Family

Charles Dickens quotations on the theme of Family.

Charles Dickens (1812 – 1870) was one of the foremost writers from the Victorian era and remains a popular widely-read author today. During his lifetime he produced 15 novels, five novellas, and a large number of shorter stories and essays. He wrote from personal experiences and concerned himself with a number of contemporary social issues whilst supporting numerous charitable causes, giving assistance in time, money or personal effort. Our archive of over 450 Charles Dickens quotations are organised by both source material, i.e. the work or speech in which it originally appeared, and also grouped thematically. In this archive, we have collected quotations from Charles Dickens works on the theme of Family.


Click on a quotation for more information, including links to original source, the context in which it appeared, related material and the ability to give each quotation a rating and help us compile the very best Charles Dickens quotations.


The Barnacles were a very high family, and a very large family.

Background. "The Barnacles were a very high family, and a very large family." is a Quotation from Little Dorrit. Book 1, Chapter 10. Little Dorrit was the eleventh novel from Charles Dickens, serialised between 1855 and 1857. A rags to riches story set in the 1820’s, Little Dorrit centres around the changing fortunes of the Dorrit family.   Context. Until civil service reforms of the mid nineteenth century, jobs in government offices were often filled through family connections.  In Little [...]

2018-02-23T19:44:14+00:00Categories: Little Dorrit|Tags: , |

Accidents will occur in the best-regulated families.

Background. "Accidents will occur in the best-regulated families." is a quotation from David Copperfield (Chapter 28). David Copperfield is the eighth novel by Charles Dickens, first published between 1849 and 1850.   Context. Quote said by Wilkins Micawber to David Copperfield. Taken from the following passage in Chapter 28 of David Copperfield: ‘Micawber!’ exclaimed Mrs. Micawber, in tears. ‘Have I deserved this! I, who never have deserted you; who never WILL desert you, Micawber!’ ‘My love,’ said Mr. Micawber, much affected, [...]

2018-05-11T21:55:08+00:00Categories: David Copperfield|Tags: , |

My father’s family name being Pirrip, and my Christian name Philip, my infant tongue could make of both names nothing longer or more explicit than Pip. So, I called myself Pip, and came to be called Pip.

Background. "My father’s family name being Pirrip, and my Christian name Philip, my infant tongue could make of both names nothing longer or more explicit than Pip. So, I called myself Pip, and came to be called Pip." is a quotation from Great Expectations (Chapter 1). Great Expectations is Charles Dickens's thirteenth novel first published between 1860 and 1861.   Context. These are the opening lines of Great Expectations, introducing the character of Pip. The most important character in the [...]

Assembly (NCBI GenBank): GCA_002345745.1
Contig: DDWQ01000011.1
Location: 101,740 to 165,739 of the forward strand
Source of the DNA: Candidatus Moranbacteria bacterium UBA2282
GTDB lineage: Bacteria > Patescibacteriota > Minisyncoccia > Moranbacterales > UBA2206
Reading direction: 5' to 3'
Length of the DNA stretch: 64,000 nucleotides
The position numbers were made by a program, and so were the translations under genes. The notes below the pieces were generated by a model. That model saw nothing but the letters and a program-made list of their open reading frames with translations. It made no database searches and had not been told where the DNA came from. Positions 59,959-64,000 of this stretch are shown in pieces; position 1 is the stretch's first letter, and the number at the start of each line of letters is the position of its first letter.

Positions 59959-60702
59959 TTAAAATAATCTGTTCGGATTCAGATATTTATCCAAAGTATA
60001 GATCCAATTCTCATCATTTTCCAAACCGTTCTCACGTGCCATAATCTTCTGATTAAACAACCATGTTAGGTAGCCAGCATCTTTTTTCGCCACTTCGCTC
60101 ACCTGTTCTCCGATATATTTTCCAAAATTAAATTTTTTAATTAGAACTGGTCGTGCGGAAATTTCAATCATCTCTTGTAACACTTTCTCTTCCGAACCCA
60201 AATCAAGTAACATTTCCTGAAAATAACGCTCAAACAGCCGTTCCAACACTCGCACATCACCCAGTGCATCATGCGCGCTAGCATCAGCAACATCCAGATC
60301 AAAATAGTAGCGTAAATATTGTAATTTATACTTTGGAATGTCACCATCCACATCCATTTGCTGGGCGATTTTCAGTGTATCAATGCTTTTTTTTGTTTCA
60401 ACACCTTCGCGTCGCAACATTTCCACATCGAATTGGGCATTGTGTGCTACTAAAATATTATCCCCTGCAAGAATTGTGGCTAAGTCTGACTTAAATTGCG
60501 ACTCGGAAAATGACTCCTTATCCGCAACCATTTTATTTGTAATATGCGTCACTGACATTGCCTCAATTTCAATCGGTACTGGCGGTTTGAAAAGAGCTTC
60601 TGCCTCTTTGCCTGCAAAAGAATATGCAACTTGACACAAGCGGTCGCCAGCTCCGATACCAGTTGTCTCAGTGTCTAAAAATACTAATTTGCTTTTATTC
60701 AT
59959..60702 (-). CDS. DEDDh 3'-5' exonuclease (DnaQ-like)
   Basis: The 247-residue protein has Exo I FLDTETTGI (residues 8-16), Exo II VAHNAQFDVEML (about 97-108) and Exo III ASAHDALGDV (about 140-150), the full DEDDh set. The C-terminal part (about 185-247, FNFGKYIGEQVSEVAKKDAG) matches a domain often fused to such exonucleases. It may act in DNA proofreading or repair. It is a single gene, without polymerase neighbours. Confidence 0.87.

2018-10-03T01:47:58+00:00Categories: Great Expectations|Tags: |

It is a melancholy truth that even great men have their poor relations.

Background. "It is a melancholy truth that even great men have their poor relations." is a quotation from Bleak House (Chapter 28). Bleak House was the ninth novel by Charles Dickens, intended to illustrate the evils caused by long, drawn-out legal cases in the Court of Chancery.     Context. Taken from the following opening passages of Chapter 28 of Bleak House: Sir Leicester Dedlock has got the better, for the time being, of the family gout and is once more, [...]

2018-05-09T16:44:31+00:00Categories: Bleak House|Tags: , |

Dombey sat in the corner of the darkened room in the great arm-chair by the bedside, and Son lay tucked up warm in a little basket bedstead, carefully disposed on a low settee immediately in front of the fire and close to it, as if his constitution were analogous to that of a muffin, and it was essential to toast him brown while he was very new.

Background. "Dombey sat in the corner of the darkened room in the great arm-chair by the bedside, and Son lay tucked up warm in a little basket bedstead, carefully disposed on a low settee immediately in front of the fire and close to it, as if his constitution were analogous to that of a muffin, and it was essential to toast him brown while he was very new." is a quotation from Dombey and Son (Chapter 1). Dombey and Son [...]

2018-06-01T20:59:40+00:00Categories: Dombey and Son|Tags: |
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